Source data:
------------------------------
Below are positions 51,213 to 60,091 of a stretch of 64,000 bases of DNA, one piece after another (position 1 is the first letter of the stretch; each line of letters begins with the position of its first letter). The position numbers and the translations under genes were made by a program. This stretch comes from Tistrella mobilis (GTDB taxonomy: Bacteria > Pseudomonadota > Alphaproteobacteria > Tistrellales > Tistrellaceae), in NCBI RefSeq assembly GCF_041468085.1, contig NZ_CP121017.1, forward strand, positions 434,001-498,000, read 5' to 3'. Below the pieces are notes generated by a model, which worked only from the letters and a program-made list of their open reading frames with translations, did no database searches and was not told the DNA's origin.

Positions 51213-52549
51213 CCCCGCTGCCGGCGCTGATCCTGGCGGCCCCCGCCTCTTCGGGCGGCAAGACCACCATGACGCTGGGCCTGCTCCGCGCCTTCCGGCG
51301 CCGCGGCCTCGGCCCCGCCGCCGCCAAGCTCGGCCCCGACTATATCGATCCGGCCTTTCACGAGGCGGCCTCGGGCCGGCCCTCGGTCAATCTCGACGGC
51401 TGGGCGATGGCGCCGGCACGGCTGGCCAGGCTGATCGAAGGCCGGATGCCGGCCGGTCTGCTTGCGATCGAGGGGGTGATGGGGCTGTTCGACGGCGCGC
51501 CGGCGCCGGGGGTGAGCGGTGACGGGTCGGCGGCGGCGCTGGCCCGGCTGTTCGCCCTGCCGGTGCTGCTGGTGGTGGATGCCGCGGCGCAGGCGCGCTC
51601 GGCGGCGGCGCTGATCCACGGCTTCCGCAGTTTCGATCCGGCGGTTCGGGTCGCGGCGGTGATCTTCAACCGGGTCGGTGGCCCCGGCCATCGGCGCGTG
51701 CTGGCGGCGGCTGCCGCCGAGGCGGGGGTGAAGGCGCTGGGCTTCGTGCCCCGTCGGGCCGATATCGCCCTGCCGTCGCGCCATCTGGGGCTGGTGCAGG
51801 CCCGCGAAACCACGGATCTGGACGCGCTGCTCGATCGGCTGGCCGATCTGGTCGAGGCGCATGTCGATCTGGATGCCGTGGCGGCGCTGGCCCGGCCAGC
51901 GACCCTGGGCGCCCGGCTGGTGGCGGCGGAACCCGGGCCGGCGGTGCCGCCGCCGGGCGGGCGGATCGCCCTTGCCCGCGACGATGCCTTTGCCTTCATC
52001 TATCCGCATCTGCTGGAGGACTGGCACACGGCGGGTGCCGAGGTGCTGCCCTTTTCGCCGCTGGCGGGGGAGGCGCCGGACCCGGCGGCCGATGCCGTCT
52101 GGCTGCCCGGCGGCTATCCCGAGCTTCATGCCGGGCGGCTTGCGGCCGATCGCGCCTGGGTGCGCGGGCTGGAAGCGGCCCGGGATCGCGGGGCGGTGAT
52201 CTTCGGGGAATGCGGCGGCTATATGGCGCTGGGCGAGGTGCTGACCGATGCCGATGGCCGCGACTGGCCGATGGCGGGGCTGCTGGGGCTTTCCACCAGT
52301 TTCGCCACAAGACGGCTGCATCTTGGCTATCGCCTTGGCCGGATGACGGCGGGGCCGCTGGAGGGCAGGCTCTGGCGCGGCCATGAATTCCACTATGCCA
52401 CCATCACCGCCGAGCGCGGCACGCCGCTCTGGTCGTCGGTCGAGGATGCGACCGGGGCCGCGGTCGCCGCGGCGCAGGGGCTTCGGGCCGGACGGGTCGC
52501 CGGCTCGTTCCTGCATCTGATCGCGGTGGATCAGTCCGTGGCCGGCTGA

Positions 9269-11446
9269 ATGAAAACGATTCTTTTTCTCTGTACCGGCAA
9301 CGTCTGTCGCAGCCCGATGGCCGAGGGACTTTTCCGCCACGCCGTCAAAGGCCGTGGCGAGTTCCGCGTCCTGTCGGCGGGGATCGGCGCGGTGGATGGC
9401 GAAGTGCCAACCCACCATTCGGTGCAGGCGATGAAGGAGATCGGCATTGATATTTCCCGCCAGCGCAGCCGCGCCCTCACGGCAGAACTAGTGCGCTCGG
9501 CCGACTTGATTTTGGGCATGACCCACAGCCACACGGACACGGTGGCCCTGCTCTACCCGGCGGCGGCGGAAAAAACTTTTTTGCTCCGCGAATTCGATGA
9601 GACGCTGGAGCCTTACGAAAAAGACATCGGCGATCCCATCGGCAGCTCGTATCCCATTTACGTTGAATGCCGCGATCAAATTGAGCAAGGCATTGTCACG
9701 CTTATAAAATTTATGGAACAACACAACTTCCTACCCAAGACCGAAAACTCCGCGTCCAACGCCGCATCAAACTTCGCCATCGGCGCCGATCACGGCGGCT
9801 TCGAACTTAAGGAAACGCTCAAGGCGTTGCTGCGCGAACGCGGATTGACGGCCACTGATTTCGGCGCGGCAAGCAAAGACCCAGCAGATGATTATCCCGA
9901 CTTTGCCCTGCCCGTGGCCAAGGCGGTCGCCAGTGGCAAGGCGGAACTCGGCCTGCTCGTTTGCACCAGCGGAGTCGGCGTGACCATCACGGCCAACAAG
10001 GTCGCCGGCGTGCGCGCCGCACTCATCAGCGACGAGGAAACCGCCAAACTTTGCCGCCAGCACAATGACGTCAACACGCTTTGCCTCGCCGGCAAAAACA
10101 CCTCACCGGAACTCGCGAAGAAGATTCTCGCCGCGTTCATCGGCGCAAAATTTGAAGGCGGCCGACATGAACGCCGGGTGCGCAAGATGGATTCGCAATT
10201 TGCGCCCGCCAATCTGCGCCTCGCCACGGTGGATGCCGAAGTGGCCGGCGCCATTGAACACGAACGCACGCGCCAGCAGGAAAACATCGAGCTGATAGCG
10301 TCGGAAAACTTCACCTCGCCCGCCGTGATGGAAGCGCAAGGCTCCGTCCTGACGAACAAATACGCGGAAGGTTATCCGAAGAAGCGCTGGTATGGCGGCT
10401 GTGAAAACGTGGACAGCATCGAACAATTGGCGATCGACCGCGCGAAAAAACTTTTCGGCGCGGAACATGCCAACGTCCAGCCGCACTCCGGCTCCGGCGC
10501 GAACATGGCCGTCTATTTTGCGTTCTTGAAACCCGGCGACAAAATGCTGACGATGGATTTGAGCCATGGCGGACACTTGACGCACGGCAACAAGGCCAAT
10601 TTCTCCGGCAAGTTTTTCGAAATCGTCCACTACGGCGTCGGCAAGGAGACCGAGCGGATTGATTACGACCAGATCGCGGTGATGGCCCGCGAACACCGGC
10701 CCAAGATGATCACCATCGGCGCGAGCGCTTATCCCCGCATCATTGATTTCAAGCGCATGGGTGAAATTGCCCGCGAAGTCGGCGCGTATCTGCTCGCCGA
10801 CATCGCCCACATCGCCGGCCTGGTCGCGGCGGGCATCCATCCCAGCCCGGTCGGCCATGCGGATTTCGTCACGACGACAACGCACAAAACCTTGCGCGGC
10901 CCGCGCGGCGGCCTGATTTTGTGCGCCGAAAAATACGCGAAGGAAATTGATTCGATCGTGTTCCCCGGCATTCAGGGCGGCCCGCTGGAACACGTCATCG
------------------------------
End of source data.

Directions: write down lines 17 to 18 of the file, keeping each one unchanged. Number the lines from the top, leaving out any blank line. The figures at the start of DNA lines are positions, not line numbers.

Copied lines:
Positions 9269-11446
9269 ATGAAAACGATTCTTTTTCTCTGTACCGGCAA